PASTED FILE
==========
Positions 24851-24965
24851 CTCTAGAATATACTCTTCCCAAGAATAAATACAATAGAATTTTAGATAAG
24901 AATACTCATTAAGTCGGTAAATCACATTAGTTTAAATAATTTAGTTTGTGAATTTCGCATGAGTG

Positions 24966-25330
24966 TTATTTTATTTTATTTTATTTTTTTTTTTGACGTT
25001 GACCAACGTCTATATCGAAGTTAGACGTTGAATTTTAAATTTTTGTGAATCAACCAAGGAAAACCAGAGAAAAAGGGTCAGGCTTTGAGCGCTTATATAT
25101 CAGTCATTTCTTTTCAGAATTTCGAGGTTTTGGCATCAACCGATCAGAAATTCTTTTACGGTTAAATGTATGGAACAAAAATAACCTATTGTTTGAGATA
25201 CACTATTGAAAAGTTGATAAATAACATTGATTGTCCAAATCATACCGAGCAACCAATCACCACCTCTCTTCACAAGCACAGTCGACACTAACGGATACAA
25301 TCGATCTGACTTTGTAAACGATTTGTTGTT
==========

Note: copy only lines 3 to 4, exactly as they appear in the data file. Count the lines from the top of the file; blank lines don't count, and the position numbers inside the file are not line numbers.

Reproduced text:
24901 AATACTCATTAAGTCGGTAAATCACATTAGTTTAAATAATTTAGTTTGTGAATTTCGCATGAGTG

Positions 24966-25330